April 16, 2021, 11:00–12:30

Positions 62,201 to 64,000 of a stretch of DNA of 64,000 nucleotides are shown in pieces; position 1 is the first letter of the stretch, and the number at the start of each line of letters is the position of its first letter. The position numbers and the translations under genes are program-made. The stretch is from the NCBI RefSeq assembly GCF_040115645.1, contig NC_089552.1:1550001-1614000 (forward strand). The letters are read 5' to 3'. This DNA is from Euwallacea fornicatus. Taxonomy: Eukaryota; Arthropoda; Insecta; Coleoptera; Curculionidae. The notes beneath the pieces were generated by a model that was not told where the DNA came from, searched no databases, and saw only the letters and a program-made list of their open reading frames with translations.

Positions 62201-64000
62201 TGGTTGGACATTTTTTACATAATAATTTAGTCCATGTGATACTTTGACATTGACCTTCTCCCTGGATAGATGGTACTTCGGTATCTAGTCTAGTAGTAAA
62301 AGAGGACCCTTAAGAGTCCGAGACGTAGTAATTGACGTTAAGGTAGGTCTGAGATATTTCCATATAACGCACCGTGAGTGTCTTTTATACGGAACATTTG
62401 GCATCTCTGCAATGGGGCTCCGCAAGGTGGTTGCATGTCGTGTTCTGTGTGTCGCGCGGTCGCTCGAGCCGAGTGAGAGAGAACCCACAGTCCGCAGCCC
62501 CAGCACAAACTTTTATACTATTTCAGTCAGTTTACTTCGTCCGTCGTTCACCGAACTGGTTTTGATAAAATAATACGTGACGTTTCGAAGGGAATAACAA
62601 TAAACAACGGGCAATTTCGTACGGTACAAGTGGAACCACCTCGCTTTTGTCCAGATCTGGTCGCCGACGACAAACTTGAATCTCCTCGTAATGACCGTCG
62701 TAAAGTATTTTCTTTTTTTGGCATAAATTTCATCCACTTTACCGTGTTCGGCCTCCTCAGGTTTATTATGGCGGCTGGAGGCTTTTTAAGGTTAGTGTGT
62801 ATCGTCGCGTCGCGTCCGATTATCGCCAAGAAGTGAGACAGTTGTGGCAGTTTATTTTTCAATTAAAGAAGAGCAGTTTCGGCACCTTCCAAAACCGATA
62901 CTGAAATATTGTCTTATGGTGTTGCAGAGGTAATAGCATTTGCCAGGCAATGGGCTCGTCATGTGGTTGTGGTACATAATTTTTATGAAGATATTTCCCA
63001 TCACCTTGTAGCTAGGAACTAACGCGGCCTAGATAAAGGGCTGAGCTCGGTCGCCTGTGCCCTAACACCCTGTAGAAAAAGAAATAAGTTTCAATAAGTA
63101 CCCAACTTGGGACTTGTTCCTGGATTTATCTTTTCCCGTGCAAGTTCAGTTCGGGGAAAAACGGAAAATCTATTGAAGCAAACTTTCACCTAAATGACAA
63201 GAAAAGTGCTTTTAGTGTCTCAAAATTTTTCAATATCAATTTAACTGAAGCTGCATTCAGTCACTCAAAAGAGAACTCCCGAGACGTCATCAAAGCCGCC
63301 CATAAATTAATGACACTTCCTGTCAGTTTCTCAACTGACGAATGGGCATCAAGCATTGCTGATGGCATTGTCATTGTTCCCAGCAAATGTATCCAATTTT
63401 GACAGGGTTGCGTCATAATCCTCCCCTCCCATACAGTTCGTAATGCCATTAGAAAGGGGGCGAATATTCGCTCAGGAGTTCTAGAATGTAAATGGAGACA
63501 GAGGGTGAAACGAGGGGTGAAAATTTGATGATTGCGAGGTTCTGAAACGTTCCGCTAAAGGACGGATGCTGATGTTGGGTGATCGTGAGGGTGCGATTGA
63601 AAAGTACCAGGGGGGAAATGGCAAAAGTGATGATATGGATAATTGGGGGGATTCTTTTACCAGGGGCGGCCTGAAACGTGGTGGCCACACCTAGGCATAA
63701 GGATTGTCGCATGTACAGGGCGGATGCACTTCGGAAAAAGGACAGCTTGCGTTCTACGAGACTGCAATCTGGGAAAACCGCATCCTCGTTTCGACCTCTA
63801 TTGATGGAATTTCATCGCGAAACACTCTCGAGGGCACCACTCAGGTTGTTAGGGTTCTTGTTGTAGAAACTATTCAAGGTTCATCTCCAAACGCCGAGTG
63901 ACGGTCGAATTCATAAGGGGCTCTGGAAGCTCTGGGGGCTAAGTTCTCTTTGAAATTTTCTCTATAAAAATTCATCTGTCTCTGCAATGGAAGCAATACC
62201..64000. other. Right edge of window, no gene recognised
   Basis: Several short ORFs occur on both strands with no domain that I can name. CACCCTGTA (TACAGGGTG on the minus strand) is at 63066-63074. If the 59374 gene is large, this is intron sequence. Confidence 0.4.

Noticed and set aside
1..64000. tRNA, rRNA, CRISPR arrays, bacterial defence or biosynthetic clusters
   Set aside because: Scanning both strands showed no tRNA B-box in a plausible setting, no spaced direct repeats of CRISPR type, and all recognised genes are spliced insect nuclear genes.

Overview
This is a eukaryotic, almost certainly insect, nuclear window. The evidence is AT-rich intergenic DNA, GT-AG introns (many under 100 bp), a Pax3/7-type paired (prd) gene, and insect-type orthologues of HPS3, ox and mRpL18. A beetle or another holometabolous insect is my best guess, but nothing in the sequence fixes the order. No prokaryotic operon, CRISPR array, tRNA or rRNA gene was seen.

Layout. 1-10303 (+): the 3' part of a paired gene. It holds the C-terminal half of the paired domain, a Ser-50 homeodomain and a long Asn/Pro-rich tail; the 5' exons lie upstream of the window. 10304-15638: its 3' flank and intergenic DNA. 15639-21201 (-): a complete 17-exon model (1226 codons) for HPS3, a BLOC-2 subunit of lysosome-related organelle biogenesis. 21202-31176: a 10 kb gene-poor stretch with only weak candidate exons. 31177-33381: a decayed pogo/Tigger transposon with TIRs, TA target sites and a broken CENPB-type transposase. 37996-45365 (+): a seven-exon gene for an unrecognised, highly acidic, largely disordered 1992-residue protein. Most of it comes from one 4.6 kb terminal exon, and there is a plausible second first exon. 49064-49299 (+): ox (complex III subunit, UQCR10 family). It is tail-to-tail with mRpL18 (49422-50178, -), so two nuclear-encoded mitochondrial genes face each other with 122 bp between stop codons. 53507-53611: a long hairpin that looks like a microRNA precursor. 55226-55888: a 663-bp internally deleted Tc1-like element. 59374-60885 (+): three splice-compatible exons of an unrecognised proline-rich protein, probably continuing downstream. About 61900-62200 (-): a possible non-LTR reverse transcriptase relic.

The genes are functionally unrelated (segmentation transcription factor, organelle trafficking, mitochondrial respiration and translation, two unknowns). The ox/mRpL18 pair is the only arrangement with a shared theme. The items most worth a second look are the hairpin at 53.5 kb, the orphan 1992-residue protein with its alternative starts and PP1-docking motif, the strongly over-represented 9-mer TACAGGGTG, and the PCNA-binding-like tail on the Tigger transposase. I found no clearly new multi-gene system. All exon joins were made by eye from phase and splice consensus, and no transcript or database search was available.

We study the optimal taxation of risky and non-risky capital income when the government imposes an optimal nonlinear earnings tax on heterogeneous households. Households can hold three assets: one risk-free, one risky but diversifiable, and one a private investment with idiosyncratic risk whose expected return differs among households. Contrary to expectations, the optimal tax on excess returns to risky assets is ineffective for redistribution due to the Domar-Musgrave effect. It assumes only an insurance role, and is positive. The optimal tax on risk-free returns fulfills a redistributive role. Its sign depends on the information content of the risk-free returns about the investors' types, beyond what is revealed by the earnings tax base. The optimal nonlinear earnings tax takes the standard Mirrleesian form amended to take account of the stochasticity of capital income tax revenue. (joint with Robin Boadway).